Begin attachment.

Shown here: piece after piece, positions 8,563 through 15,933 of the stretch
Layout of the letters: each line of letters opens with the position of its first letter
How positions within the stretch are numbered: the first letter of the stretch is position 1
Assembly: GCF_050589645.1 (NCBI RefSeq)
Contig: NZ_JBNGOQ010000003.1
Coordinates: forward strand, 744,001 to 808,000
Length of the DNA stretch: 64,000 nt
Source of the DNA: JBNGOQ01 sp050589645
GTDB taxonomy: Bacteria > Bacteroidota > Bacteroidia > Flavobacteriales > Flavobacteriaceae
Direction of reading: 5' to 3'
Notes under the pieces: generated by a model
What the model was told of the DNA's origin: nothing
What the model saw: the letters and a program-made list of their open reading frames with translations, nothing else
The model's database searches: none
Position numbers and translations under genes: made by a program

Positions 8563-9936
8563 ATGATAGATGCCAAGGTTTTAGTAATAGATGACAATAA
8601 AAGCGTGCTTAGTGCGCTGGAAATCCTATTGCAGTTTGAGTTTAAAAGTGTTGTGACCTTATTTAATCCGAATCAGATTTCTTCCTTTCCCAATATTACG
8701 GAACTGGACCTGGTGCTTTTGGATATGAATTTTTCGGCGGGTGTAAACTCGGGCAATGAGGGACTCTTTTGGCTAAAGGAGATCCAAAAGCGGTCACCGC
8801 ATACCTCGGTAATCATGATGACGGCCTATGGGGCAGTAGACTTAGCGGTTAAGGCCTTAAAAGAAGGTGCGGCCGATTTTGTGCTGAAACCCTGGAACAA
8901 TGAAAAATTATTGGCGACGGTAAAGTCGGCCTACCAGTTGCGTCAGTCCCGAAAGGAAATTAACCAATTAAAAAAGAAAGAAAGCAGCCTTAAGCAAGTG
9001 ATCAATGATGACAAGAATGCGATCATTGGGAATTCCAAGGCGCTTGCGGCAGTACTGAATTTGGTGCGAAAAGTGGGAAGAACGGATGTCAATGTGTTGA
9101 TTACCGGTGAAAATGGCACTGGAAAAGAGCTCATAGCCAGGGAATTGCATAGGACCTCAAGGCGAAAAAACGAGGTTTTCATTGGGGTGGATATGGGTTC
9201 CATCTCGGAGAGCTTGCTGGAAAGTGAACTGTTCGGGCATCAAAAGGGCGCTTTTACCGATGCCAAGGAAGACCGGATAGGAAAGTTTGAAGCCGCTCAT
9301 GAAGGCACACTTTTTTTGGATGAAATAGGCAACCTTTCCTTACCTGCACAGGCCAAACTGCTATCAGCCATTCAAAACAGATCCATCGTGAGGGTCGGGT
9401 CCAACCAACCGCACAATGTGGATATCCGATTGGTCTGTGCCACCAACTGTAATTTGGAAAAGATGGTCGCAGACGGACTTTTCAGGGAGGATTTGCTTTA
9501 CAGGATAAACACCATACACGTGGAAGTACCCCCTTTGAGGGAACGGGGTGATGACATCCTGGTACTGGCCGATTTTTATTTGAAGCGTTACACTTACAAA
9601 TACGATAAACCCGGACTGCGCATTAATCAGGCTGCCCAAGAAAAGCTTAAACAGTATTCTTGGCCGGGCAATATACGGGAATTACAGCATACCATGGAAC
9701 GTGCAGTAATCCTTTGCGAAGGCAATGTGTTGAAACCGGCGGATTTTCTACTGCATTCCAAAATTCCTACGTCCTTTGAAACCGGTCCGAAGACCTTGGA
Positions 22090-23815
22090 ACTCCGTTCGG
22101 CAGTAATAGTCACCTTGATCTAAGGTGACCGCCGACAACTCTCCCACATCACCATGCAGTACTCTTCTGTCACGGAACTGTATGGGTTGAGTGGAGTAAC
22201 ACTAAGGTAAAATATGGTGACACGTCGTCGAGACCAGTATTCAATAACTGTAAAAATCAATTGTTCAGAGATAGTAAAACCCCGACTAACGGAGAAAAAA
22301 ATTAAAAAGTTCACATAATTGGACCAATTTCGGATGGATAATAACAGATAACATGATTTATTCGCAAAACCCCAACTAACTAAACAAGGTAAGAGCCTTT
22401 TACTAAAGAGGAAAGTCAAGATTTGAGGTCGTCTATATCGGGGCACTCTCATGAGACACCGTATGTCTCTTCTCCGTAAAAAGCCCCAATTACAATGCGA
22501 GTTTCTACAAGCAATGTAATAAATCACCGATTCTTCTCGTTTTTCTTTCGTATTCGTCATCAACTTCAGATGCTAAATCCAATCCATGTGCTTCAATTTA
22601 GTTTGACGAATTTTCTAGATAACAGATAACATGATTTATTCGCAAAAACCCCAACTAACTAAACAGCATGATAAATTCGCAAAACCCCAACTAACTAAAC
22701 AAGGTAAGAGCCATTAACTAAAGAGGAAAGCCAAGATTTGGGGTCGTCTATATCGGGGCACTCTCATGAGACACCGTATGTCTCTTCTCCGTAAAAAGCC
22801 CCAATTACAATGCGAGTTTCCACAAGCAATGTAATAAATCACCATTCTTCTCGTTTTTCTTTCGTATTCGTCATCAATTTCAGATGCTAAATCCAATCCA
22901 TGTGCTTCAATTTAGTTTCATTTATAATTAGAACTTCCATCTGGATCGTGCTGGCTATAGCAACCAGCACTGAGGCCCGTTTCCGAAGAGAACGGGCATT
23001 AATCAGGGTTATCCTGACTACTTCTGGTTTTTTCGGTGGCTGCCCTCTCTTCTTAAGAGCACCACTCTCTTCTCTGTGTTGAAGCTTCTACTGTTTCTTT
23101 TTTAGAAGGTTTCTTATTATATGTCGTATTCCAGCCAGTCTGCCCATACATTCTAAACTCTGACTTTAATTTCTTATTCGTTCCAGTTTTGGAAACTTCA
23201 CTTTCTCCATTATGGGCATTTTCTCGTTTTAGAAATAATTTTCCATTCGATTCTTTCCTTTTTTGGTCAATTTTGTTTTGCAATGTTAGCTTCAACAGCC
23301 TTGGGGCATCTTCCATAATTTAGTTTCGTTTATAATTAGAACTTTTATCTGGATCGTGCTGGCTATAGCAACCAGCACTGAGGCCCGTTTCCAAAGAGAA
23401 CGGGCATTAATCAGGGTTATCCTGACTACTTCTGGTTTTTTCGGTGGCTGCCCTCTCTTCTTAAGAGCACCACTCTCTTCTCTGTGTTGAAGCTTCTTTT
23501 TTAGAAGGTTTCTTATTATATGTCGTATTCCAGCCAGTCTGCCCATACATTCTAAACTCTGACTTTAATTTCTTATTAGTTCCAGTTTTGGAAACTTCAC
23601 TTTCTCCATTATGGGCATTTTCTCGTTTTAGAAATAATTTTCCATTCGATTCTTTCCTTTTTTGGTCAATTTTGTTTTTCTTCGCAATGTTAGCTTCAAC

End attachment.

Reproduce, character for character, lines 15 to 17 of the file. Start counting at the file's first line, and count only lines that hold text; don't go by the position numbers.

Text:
Position numbers and translations under genes: made by a program

Positions 8563-9936
8563 ATGATAGATGCCAAGGTTTTAGTAATAGATGACAATAA